Montenegrin Orthodox Church
The Cetinje Monastery in the old royal capital of Montenegro. Photo: Shutterstock
The main opposition Democratic Party of Socialists, DPS, accused the government of allowing "theft" and of serving the interests of the Serbian Church - with which it has often conflcted - and said it will file a criminal complaint.
Metropolitan Amfilohije, the Serbian Orthodox Church's most senior bishop in Montenegro, has called on citizens not to vote for those who supported the contested Freedom of Religion law in coming elections.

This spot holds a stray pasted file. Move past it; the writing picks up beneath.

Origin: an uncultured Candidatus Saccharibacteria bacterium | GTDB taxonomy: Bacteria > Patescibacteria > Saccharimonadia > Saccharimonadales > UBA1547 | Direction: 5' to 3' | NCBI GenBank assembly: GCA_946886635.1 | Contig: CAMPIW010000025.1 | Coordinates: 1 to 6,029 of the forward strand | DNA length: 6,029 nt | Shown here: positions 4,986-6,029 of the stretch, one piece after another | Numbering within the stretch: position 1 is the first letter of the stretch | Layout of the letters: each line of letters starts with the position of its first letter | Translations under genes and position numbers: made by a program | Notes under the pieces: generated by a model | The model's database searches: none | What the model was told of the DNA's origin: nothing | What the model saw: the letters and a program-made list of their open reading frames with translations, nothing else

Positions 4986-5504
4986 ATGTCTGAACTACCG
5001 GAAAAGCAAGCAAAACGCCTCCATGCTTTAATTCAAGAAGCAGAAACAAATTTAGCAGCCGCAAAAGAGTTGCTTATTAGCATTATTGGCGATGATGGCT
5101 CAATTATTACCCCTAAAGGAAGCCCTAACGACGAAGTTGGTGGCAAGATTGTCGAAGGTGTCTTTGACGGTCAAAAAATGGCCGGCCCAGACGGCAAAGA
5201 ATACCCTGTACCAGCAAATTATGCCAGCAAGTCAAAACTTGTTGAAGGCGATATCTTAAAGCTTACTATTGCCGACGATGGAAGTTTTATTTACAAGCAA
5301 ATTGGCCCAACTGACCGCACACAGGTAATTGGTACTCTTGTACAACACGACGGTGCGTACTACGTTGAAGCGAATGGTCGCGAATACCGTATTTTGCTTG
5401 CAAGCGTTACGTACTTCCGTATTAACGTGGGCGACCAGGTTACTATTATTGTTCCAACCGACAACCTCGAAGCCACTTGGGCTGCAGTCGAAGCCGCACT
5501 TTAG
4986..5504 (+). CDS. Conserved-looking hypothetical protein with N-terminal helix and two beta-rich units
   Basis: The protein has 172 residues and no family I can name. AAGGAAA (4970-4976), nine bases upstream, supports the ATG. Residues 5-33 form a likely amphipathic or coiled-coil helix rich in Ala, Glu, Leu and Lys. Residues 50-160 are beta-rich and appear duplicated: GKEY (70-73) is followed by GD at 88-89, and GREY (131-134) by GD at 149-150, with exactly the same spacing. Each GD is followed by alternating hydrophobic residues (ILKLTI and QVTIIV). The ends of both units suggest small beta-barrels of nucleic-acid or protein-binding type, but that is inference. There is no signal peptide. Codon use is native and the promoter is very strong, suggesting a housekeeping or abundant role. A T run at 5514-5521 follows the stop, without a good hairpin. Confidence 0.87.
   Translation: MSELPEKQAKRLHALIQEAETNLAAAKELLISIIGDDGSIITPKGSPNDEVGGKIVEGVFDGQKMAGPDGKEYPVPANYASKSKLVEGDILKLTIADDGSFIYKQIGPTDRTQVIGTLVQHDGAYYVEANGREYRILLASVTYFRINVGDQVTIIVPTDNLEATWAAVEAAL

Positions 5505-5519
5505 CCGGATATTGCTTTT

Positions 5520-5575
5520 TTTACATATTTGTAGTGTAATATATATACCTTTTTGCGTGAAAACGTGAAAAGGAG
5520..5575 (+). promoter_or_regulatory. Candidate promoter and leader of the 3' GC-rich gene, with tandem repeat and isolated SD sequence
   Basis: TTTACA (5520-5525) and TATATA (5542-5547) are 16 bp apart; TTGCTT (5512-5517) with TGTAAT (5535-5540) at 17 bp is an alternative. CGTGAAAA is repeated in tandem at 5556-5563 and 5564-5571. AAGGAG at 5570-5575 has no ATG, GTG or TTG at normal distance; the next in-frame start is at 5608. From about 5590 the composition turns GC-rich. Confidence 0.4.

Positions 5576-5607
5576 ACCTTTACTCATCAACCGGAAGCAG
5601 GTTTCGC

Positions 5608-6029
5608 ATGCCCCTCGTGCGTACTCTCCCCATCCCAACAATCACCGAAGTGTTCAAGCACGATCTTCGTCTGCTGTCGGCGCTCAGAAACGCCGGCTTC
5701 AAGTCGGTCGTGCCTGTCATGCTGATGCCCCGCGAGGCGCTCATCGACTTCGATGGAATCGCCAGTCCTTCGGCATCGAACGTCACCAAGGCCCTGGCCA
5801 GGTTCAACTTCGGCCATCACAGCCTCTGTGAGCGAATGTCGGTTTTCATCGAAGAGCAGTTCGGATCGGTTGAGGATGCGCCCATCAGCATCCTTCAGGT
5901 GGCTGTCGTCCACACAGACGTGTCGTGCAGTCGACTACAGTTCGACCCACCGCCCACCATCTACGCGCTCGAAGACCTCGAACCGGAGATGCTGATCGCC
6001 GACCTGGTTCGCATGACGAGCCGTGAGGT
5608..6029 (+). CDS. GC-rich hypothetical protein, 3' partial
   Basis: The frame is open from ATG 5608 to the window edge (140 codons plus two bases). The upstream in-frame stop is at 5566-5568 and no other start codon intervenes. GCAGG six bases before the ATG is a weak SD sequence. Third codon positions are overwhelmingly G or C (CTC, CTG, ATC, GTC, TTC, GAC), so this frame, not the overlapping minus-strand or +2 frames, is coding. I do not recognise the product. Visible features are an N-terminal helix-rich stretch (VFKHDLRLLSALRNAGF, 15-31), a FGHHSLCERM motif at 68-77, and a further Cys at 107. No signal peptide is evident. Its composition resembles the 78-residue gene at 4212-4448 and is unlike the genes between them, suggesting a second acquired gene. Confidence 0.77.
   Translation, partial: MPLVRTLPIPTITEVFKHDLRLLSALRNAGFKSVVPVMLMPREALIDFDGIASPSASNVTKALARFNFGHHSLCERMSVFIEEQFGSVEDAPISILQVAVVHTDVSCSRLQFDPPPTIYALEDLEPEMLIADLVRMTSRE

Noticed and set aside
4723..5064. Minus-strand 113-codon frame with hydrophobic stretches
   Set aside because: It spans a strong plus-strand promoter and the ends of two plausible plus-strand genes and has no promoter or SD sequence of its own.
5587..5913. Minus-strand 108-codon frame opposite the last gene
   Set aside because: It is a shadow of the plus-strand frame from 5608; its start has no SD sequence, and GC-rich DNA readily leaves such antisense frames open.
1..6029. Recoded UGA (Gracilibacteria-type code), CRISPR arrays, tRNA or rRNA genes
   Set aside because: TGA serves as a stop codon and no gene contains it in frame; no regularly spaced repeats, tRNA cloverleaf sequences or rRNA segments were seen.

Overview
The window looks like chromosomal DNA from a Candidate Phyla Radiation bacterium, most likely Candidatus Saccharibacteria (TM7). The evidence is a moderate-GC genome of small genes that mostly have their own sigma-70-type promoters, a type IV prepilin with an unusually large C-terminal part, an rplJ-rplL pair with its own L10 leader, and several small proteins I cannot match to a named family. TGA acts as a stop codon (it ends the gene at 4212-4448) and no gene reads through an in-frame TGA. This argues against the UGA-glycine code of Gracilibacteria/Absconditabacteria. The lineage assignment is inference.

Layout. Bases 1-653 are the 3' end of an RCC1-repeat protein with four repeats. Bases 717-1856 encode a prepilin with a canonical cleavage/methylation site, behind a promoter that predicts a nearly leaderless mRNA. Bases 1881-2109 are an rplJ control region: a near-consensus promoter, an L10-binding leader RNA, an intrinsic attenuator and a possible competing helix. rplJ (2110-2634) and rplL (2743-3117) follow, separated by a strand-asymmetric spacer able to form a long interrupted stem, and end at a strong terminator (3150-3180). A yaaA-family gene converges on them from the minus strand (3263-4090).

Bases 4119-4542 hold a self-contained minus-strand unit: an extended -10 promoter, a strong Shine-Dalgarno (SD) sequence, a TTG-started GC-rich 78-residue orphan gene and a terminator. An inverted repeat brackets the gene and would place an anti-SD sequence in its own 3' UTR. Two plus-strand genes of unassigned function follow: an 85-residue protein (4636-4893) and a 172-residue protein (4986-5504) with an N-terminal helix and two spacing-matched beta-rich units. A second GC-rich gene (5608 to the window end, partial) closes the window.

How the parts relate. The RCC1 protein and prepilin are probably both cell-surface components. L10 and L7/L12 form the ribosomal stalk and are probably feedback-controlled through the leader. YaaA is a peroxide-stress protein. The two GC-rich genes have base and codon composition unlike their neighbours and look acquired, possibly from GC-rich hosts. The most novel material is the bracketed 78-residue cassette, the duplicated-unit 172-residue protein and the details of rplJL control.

During a Church-led protest against the law on Sunday, Bishop Amfilohije also again urged the government to withdraw the law which parliament passed late last year.
"This law de facto and de jure forms the legal framework for the nationalization of the property of the Serbian Orthodox Church on the territory of Montenegro", Pilsel said in Ljubljana at a lecture entitled "Relations between the state and churches/religious communities in the Western Balkans", he held in the International Institute for Middle-East and Balkan Studies - IFIMES.
Montenegro's General Prosecutors Office has launched an investigation into the leak of a telephone conversation between what appeared to be two senior police officers on January 6, in which one said Serbian Orthodox Church believers rallying over Christmas would "get their asses kicked if they make trouble during the church gathering".